What are the four phases of wound-healing?
Maturation & Remodelling
What happens in the first stage of wound-healing, haemostasis?
Within minutes post-injury, platelets (thrombocytes) aggregate at the injury site to form a fibrin clot. This clot acts to control active bleeding (haemostasis). The speed of wound healing can be impacted by many factors, including the bloodstream levels of hormones such as oxytocin.
What happens in the second stage of wound-healing, inflammation?
Bacteria & debris are phagocytosed and removed by macrophages & neutrophils, and factors are released that cause the migration and division of cells involved in the proliferative phase.
What happens in the third phase of wound-healing, proliferation?
new blood vessels are formed by vascular endothelial cells
fibroplasia (collagen deposition) & granulation tissue formation:
fibroblasts grow and form a new, provisional extracellular matrix (ECM) by excreting collagen and fibronectin
concurrently, epithelial cells proliferate and 'crawl' atop the wound bed, providing cover for the new tissue
wound made smaller by the action of myofibroblasts, which establish a grip on the wound edges and contract themselves using a mechanism similar to that in smooth muscle cells. When the cells' roles are close to complete, unneeded cells undergo apoptosis.
What happens in the last phase of wound-healing, maturation and remodelling?
Collagen is remodeled and realigned along tension lines and cells that are no longer needed are removed by apoptosis.
Explain the difference between primary and secondary intention wound healing.
First intention (primary union) - restoration of tissue continuity occurs directly, without granulation.
- Involves epidermis and dermis without total penetration of dermis; healing by process of epithelialization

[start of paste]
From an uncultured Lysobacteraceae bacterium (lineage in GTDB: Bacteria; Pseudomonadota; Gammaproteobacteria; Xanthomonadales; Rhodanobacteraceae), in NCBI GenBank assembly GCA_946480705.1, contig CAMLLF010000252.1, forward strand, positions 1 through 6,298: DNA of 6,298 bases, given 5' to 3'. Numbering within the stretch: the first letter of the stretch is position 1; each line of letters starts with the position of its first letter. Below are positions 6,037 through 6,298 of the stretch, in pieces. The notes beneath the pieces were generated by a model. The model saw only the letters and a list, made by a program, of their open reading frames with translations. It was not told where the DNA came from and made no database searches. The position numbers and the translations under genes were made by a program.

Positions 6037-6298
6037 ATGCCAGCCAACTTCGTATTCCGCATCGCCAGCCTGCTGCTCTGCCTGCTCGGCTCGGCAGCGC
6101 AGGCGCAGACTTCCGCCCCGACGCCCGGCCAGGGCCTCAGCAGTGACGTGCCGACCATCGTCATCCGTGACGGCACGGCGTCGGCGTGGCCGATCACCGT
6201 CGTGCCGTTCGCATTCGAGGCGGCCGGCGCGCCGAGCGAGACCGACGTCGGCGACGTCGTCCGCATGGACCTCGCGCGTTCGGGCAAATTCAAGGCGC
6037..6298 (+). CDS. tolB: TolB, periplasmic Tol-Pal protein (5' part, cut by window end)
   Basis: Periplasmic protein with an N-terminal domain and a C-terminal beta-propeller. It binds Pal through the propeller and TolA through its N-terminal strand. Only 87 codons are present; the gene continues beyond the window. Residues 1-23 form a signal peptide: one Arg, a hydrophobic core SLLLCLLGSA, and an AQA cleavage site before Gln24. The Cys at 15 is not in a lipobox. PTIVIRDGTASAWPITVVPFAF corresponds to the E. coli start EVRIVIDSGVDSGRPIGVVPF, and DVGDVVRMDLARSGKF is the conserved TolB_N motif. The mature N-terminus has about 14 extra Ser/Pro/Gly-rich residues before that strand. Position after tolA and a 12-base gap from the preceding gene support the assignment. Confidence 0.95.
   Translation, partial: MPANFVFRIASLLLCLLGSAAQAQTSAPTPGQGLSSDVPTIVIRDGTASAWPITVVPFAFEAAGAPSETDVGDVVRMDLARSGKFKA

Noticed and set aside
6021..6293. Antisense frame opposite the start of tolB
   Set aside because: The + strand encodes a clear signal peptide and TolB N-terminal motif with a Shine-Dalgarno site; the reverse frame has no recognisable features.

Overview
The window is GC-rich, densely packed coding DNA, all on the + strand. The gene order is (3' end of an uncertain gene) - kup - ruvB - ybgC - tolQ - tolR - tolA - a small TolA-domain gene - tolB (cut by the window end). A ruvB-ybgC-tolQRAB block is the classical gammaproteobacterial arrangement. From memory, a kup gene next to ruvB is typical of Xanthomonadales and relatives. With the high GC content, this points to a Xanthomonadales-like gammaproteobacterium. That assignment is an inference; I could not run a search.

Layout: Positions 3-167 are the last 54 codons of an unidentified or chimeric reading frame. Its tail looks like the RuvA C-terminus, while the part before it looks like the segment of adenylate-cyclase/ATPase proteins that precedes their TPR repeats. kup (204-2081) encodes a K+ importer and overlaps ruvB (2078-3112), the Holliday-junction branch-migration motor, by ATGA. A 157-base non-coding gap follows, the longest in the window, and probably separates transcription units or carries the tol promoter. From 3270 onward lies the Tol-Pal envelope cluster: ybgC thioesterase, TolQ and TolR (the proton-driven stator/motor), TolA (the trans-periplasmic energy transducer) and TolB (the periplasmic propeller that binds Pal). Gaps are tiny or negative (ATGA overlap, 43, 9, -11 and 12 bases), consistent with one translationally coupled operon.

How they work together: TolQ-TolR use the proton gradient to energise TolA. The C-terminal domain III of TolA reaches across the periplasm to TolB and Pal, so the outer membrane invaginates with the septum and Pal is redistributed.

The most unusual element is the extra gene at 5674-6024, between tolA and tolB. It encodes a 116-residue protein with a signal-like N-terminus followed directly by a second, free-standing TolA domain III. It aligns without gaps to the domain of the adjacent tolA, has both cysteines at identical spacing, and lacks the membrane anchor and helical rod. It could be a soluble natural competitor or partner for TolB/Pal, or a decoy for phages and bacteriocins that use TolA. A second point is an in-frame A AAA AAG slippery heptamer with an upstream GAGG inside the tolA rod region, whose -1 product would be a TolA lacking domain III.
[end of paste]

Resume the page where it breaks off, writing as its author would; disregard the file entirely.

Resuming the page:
• When wound edges are brought together so that they are adjacent to each other (re-approximated)
• Minimizes scarring
• Most surgical wounds heal by primary intention healing
• Wound closure is performed with sutures (stitches), staples, or adhesive tape
• Examples: well-repaired lacerations, well reduced bone fractures, healing after flap surgery
Second intention - wound repair following tissue loss is accomplished by filling of the wound with granulation tissue.
• The wound is allowed to granulate
• Surgeon may pack the wound with a gauze or use a drainage system
• Granulation results in a broader scar
• Healing process can be slow due to presence of drainage from infection
• Wound care must be performed daily to encourage wound debris removal to allow for granulation tissue formation
• Examples: gingivectomy, gingivoplasty, tooth extraction sockets, poorly reduced fractures
Propose strategies to improve wound healing.
Keep granulation tissue moist.
Keep up nutrition - vitamins, calcium Oxygen therapy
Maintain constant temperature Keep wound clean.
What are Halsted's Principles of Surgery?
1. Handle tissues gently
2. Control hemorrhage carefully
3. Preserve blood supply
4. Observe strict asepsis
5. Minimize tissue tension
6. Appose tissues accurately
7. Eliminate dead space